A MORTGAGE BROKER'S VIEW- Is your bank over secured?

Banks like having plenty of security, it’s what underpins any major finance application and gives them something to sell if things go ‘pear shaped’. What I often see happen with clients is the bank holds more security than is necessary. A bank is unlikely to be proactive and tell you they want to release a mortgage over one of your properties!
If you are a business owner or property investor for example with multiple properties, it’s worthwhile getting your structure and security position reviewed. It could be that existing securities have increased in value in such a way that a property could have its mortgage released.

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Are your Property Managers aware of new law changes?

Many private landlords will be unaware of new changes to the Residential Tenancies Act that stipulates changes in the law around insulation and clearly points out who is responsible for what around the installation of smoke alarms.

My belief has always been that gradually New Zealand will become more legislative with a greater emphasis on compliance when it comes to tenancy law and this will ultimately see more properties become professionally managed. The reason being many landlords will not want to carry the risk of making a mistake that ultimately may lead them to be fined. 

In my opinion, this is the major difference between Property Management in New Zealand compared to our colleagues across the ditch where there is so much more regulation around tenancy law.

The changes recently announced by the Government are certainly a step in that direction and our industry has the responsibility to ensure that they are educated and aware of the new law changes.

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Things You Need To Ask Before Buying An Investment Property....

Over the last 18 months we had  put in 12 offers on properties and while  we had been really close a couple of times , we still hadn’t managed to secure a property.  So I thought it was time for action, I would look for open tenders or properties that had a fixed price.   Yea right! we all know those come along each week in Wellington.  Open tenders it was!  Matt, who looks at TradeMe every day, saw a property he thought I would like. I rushed to the phone and arranged a viewing for the next day.  It was 2 large bedrooms with a study or 3rd (very small) bedroom, new kitchen and bathroom and the basement had potential.  It had been turned into 2 bedrooms with internal access in the 60s but did show signs of water damage.  This had been fixed according to the owner and she would supply invoices totaling $25K supporting this.  Alarm bells should be ringing at this stage but it didn’t smell or feel damp.  The LIM had been ordered so I made an offer with that being the only condition.  I arranged to meet with my builder the day after we went unconditional and this is where the drama started.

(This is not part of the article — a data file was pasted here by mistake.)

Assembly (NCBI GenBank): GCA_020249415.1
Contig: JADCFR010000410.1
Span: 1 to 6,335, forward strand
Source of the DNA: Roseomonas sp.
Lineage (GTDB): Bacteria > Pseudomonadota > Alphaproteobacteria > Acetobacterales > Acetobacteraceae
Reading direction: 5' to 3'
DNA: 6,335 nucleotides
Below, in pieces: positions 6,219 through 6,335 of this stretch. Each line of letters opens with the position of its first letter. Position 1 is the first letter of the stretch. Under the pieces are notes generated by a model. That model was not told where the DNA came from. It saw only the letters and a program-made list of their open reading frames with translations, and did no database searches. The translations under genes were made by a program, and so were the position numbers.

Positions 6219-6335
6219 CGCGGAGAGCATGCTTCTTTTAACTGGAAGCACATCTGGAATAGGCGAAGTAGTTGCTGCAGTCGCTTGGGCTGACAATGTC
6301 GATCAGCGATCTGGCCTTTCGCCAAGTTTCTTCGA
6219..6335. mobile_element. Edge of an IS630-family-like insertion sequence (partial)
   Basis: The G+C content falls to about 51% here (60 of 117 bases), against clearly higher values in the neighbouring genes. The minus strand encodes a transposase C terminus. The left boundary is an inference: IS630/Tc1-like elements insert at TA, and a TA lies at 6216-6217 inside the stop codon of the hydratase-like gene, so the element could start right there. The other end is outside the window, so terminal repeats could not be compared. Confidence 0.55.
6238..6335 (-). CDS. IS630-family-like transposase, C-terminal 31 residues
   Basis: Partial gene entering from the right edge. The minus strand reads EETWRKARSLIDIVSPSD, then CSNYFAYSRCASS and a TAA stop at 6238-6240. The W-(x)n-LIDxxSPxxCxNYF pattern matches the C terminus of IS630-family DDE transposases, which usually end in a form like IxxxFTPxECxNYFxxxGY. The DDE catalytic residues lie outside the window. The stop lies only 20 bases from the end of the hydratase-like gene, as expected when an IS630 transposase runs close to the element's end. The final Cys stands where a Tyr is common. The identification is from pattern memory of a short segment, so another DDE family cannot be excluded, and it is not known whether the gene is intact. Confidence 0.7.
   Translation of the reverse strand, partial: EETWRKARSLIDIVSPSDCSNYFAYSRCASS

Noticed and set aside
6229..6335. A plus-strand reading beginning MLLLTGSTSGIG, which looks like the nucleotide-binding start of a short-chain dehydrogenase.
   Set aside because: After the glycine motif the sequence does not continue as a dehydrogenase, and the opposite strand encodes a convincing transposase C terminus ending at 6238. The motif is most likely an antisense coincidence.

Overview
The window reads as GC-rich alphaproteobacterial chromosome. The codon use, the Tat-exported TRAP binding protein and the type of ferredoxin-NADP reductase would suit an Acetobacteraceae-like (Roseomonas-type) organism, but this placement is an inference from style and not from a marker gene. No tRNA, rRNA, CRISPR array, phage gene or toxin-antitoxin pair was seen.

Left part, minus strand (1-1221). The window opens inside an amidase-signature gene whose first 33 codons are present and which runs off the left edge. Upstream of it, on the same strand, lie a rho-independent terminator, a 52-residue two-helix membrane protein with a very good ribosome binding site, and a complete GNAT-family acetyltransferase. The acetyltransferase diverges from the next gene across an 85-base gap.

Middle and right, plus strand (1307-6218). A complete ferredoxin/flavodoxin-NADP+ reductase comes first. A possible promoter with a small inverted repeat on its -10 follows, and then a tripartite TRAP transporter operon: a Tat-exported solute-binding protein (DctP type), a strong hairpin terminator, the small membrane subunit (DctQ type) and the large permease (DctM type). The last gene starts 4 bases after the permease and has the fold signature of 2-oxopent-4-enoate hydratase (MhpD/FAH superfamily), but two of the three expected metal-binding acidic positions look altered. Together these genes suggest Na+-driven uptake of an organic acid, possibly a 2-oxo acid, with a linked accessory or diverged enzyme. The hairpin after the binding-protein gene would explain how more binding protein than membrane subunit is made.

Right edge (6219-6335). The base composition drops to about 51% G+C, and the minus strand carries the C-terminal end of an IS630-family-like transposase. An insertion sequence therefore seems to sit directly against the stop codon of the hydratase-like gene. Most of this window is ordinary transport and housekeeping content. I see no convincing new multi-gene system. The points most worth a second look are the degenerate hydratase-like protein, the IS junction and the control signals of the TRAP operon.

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CLAUSE FOR SALES AND PURCHASE AGREEMENT

When we were discussing clauses to put in a sales and purchase agreement to buy an investment property we struggled to find one that fitted all our requirements.  Below is one that we believe covers the following; building inspection, drug testing -  P labs, water tightness, plumbing and electrical.

This agreement is, in all respects, conditional upon the purchaser being satisfied that the property is suitable for the purchaser’s requirements following the purchaser carrying out a due diligence verification of the property, including by way of example and without limitation...

1.The value and condition of the property including compliance with building and local authority regulations.

2.The terms of all encumbrances, rights and interests registered against or in respect of the title.

3.The overall financial suitability of the purchaser’s proposed purchase of the property.

The date for fulfillment of this due diligence condition is that date being (__) working days (we recommend 10 working days) after the date of this agreement. The parties acknowledge that this due diligence condition is inserted for the sole benefit of the purchaser and may at any time prior to this agreement being voided be waived by the purchaser giving written notice of waiver to the vendor.

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Rental properties face minimum standards rules ...

Rental properties will have to meet a set of minimum standards under rules to be unveiled by the Government next month.

The move will stop short of a full "warrant of fitness" for rentals but is aimed at ensuring all tenants have a safe and healthy home to live in, Government sources confirmed.

That is likely to include a requirement for insulation, although sources said there was still work to be done to set any standards at a practical level. It is due to be announced next month by Building and Housing Minister Nick Smith, along with an assessment of a warrant of fitness trial in state houses, and would apply to all rentals both private and public.  

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Article source:
Stuff
https://www.stuff.co.nz/national/politics/69212752/rental-properties-face-minimum-standards-rules